Birdshot for Home Defense Some people may disagree, but we do not recommend that you use birdshot for home defense. When your life is on the line, the purpose of making a shot for self-defense in the home is to end the threat.

    Many cases have been seen in hospitals the world over where a patient comes in filled with tons of little pellets found in birdshot.

    As long as no major organs, arteries, or veins are compromised, the patient will undergo a painful procedure to remove the many pellets, but they will go on to make a full recovery. A good example of this is the hunting accident involving Vice President Dick Cheney. He shot one of his partners with birdshot and the man went on to make a full recovery. Buckshot, on the other hand, delivers far more stopping power in a self-defense situation in the home.

    Far fewer patients have been seen in hospitals with buckshot wounds who go on to make full recoveries. You might only get one shot in a self-defense situation. In that case, birdshot is certainly better than no shot at all.

    What about Slugs for Home Defense? If multiple large projectiles are good for home defense, then one even larger projectile must be even better, right? Well, sort of. With any shooting situation defensive or recreational , you have to be aware of your target, your surroundings, and what lies beyond your target.

    A slug will do a good job of neutralizing a threat in a home defense scenario, but it also has the highest likelihood of overpenetration. Whether using buckshot, birdshot, or slugs, you always have to be aware of the consequences of overpenetration, as loved ones in the next room could be impacted by your shot.

    Reduce Noise and Recoil on Your Shotgun Regardless of how you choose to use a shotgun, one thing is certain across the board: a suppressor helps reduce its noise and recoil. At Silencer Central, we are passionate about compliance, knowledge, and community education in firearm sound suppression. Hopefully, the information in this article helped answer a lot of your questions.

    Or, we might have overlooked your question altogether. Our experts are ready to help you by phone or email , Monday through Saturday from am — pm CT.

    Shotgun Ammo Types: Buckshot vs. Birdshot vs. Slug

    As a style of firearm, the shotgun is both popular and versatile. It is used in a wide variety of sports, game hunting, and has very common usage in home defense. This popularity and versatility have bred a wide array of cartridge ammunition, one of which is the slug round. Being considered a short range weapon, the slug is more of a bullet, so this naturally increases distance. So what exactly are the 12 gauge slug ballistics?

    A 12 gauge slug of one-ounce weight fired from a standard Federal cartridge will shoot over yards. The ballistics are flat for around yards and at the yard mark the slug has dropped 4 feet. The absolute maximum it can travel is probably around yards. Pellets are then dispersed over a wide area when fired. The shotgun is thought of a short range weapon, but by firing a slug you can make a shotgun compete with a rifle for range, It also vastly increases penetration.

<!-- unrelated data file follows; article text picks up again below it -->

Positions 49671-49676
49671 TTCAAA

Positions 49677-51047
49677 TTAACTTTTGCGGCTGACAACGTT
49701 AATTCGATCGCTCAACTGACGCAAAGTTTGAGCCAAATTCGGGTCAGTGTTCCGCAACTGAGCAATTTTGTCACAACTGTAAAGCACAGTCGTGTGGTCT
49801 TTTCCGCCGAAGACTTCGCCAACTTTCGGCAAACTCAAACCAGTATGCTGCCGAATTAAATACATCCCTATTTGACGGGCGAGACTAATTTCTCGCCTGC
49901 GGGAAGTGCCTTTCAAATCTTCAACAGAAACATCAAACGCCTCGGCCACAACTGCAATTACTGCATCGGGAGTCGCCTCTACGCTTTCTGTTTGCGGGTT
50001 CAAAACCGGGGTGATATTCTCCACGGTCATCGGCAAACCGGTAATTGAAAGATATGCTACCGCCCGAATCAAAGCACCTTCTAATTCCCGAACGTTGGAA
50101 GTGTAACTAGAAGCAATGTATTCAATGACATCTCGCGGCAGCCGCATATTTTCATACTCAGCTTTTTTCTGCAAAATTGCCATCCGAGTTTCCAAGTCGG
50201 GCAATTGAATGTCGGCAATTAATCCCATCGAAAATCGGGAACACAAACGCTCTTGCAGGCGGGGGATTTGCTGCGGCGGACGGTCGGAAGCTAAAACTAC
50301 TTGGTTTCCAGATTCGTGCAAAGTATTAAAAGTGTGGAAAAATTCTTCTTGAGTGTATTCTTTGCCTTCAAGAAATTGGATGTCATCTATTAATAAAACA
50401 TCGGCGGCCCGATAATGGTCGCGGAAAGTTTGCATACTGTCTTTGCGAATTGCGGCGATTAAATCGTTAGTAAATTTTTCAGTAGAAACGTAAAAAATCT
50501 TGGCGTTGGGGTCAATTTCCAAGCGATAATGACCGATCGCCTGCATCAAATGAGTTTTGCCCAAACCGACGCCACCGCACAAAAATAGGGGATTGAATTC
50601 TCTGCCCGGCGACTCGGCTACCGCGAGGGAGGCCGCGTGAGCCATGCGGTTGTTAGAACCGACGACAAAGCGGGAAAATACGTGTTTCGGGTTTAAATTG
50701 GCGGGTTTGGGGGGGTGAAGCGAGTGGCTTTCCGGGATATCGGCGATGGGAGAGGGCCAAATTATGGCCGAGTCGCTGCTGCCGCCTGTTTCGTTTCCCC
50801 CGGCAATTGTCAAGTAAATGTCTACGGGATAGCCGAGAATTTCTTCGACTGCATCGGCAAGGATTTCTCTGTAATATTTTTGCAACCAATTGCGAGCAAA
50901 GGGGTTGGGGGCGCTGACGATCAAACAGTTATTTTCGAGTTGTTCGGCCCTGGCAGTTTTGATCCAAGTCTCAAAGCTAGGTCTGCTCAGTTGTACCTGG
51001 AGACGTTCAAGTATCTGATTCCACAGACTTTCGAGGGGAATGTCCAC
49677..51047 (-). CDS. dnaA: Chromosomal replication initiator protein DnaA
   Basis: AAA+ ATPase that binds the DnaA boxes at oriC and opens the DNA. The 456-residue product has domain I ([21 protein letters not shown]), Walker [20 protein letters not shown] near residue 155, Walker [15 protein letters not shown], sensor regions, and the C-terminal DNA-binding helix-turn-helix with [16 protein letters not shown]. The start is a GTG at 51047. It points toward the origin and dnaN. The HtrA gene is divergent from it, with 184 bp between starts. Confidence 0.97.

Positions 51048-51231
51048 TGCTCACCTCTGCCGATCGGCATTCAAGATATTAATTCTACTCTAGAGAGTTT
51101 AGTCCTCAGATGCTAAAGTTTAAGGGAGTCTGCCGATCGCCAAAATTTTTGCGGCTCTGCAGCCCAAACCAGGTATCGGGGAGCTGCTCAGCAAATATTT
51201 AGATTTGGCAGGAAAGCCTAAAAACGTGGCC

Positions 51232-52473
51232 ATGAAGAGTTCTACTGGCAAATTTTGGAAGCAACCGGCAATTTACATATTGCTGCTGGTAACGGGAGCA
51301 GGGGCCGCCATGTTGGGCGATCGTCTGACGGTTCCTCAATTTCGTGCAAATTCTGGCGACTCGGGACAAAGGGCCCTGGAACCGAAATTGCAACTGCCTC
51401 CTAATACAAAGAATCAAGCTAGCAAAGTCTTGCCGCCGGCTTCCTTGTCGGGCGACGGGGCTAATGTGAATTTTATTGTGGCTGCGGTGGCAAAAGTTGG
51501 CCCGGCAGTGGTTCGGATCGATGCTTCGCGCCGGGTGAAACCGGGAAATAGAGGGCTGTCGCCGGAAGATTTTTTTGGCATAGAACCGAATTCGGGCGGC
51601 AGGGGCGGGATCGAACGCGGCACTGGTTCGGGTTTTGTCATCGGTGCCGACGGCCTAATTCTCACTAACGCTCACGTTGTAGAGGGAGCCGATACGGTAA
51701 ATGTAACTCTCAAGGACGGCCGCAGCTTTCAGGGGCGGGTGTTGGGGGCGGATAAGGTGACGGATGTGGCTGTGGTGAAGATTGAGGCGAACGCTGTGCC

With birdshot, the penetration diminishes because of the light weight of the individual weight. Making birdshot rounds into a cut shell increases the power and thus the distance, so a slug round uses the same physics. What Is A 12 Gauge Slug A shotgun slug is simply the act of turning a shotgun load into a single projectile. Normally a shotgun shell has many pells, like birdshot, or a few pellets, like buckshot. It will turn a shotgun into a crude rifle, as the shotgun launches a single slug over the projected distance.

    With the increased weight as a projectile, there is a dramatic increase in range and penetration power. Each cartridge can be thought of like rifle ammunition in that each round is fired individually, and unlike cut shells, will keep the cartridge intact after firing so it can be ejected normally. Although there are many different slug rounds, as they are more for the distance they are generally tapered to some extent and made to have the aerodynamics of a bullet.

    Often they are rifled, and in a rifled barrel, you can improve accuracy at range. Because of all this, they are extremely lethal, even at range, and as such, they are mainly used by hunters who need the power at distance.

    It compares the ballistics trajectory of the 1oz slug from a 12 gauge to q 9mm round. What it shows is that the 12 gauge slug will travel pretty flat for up to yards with perhaps 10 to 12 inches of drop at yards.

    At yards the chart shows a drop of about 4 feet. I also found this chart This was from a firearms study and suggests the absolute maximum a slug can travel is around feet yards. Finally, I found this useful little chart. So at yards, a 12 gauge slug is traveling 5 times the speed needed to break a bone. How Much Does A 12 Gauge Slug Drop At Yards As the above ballistics prove, a 12 gauge slug has a flat trajectory out to about yards, so if you are a good shot with an iron sight, then you should be good to go.

    So the actual answer is zero. The team tries slugs at yards, yards, yards, and yards to determine their range and lethality. The slugs used are 1oz slugs from Federal, birdshot, and 27 pellet buckshot. Allow me to summarize the findings. The round will travel and is still lethal at over yards though. After that, it becomes a little prone to wind and other aerodynamics. If you are shooting at yards or so, you have nothing to worry about as it has a lovely flat trajectory.

    SHOTGUN SHELL SIZES: COMPARISON CHART AND COMMONLY USED TERMS